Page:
Game Development Reference
As we have indicated in chapter 2, in the first category (observation), the subject is
almost always “technically'' passive in the virtual environment, though we know that
human perception is not a passive activity but is often connected to a motor activity,
like the ocular movement of the eyes observing a scene. The subject is “technically''
passive in the sense that he does not use the hardware device to search for the sensory
information in the virtual environment: very few applications use, for example, an eye
tracker to determine the motor activity during eye movements. Tactile observation of
a virtual object is rarely done using a touch-sensitive interface and an interface that
detects the movement of the user's hand.
In the other three categories, the subject is always active in the virtual environment:
he interacts with the environment. To enable the subject to perform these three VBPs of
interaction, it is necessary to use different hardware and software solutions which are
commonly known as “the interaction techniques''. From an academic approach, we
separate the presentation on the basis of these different categories, even if the categories
clash and are incompatible with each other. The reader must understand that they are
cognitively linked for the subject in the “perception, cognition, action'' loop.
Despite its major importance, 3D 1 interaction in virtual reality is currently far from
providing satisfactory solutions. Indeed, the processes of interaction with virtual
worlds are still often very poor. The interface is frequently inspired by the 2D prob-
lem. For example, operations as simple as navigation within virtual 3D scenes, where
handling (movement) of entities in the scene are problems that still initiate a lot of
research. This relative insufficiency of interaction with virtual worlds is all the more
wrongly perceived by the user since the real world, in which we are used to interacting,
is elaborate. Any “machine'', a bit complex (car, cycle, television, telephone, musical
instrument, ... ), has its own mode of interaction, adapted to the task to be completed.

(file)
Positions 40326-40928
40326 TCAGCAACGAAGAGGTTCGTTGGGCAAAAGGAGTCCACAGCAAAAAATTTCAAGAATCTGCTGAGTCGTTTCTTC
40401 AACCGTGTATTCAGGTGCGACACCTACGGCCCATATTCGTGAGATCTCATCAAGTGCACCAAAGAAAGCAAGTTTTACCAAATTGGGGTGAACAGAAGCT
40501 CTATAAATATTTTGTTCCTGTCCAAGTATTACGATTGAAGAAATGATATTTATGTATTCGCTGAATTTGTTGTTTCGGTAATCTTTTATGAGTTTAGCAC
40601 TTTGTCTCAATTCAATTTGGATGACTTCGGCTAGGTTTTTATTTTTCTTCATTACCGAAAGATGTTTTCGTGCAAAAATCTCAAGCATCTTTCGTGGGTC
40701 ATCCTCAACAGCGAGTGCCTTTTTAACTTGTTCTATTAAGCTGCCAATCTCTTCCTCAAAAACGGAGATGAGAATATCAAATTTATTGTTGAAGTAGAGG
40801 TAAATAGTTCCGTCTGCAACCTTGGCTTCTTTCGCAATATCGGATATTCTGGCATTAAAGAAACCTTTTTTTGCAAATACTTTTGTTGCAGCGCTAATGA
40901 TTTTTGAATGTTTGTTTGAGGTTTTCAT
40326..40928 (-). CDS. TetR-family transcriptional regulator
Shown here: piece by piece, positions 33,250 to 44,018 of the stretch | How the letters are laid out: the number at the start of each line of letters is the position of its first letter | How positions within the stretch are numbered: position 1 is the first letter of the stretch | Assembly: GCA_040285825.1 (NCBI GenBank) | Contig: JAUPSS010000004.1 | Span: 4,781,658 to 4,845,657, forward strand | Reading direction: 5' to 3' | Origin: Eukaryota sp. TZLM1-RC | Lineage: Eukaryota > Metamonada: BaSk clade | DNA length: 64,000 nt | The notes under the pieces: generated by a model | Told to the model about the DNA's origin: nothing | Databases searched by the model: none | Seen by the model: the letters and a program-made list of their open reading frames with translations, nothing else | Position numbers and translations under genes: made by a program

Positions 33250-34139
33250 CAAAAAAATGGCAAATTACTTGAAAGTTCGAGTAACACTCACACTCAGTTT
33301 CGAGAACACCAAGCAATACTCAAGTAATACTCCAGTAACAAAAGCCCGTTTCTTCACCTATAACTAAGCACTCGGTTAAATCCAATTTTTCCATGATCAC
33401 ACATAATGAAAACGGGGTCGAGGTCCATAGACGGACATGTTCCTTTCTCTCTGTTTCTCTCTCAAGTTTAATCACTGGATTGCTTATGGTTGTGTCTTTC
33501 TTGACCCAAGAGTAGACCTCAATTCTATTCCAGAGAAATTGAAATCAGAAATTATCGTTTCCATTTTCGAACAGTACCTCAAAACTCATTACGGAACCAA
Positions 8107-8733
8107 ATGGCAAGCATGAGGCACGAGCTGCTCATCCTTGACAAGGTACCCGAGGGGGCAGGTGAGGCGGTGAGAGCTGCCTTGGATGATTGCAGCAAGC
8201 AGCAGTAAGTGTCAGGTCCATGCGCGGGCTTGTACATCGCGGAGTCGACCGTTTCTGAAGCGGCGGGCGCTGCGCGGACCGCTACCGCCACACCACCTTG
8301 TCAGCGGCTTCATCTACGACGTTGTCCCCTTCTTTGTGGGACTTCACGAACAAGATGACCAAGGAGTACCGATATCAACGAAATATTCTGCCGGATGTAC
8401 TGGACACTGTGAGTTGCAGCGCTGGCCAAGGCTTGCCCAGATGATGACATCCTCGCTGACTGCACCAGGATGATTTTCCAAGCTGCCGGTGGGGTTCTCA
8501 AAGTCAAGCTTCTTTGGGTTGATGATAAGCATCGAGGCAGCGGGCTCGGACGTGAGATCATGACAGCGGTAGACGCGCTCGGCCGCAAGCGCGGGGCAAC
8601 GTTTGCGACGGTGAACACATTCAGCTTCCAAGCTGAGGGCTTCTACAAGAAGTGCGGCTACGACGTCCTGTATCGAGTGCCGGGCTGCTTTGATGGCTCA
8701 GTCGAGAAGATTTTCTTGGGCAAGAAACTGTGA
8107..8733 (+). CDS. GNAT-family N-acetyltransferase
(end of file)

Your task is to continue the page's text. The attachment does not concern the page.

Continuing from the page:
The objective of this chapter is to introduce the domain of 3D interaction in immer-
sive or semi-immersive virtual environments 2 (Coquillart et al., 2000). Unlike some
other chapters, this chapter adopts a more technocentric vision of the interface and
associates itself more particularly with the study of the software layer of the inter-
face. 3D interaction is characterized by three basic components: the motor hardware
interface (input devices), the sensory hardware interface (sensory feedbacks to the user,
output devices) and the interaction techniques that form the software layer. Interaction
technique refers to a method, a scenario of using the hardware interface, facilitating
the user to accomplish an accurate task in the virtual universe. The body of the chap-
ter is devoted to a presentation and an analysis of the main interaction techniques in
virtual environments. The following are considered as the three most representative
generic tasks (Hand, 1997; Bowman & Hodges, 1999): movement and way finding,
1 Interaction with 3D virtual worlds is called 3D interaction as opposed to 2D interaction, which
is an interaction, for which, handled entities are in 2D (2D design, ... ).
2 According to authors, the definition of “immersive'' and “semi-immersive'' notions can vary.
We are using the two terms here to satisfy all definitions. We are including projection-based head-
mounted displays and configurations on big screens with stereo, recording head movements, ...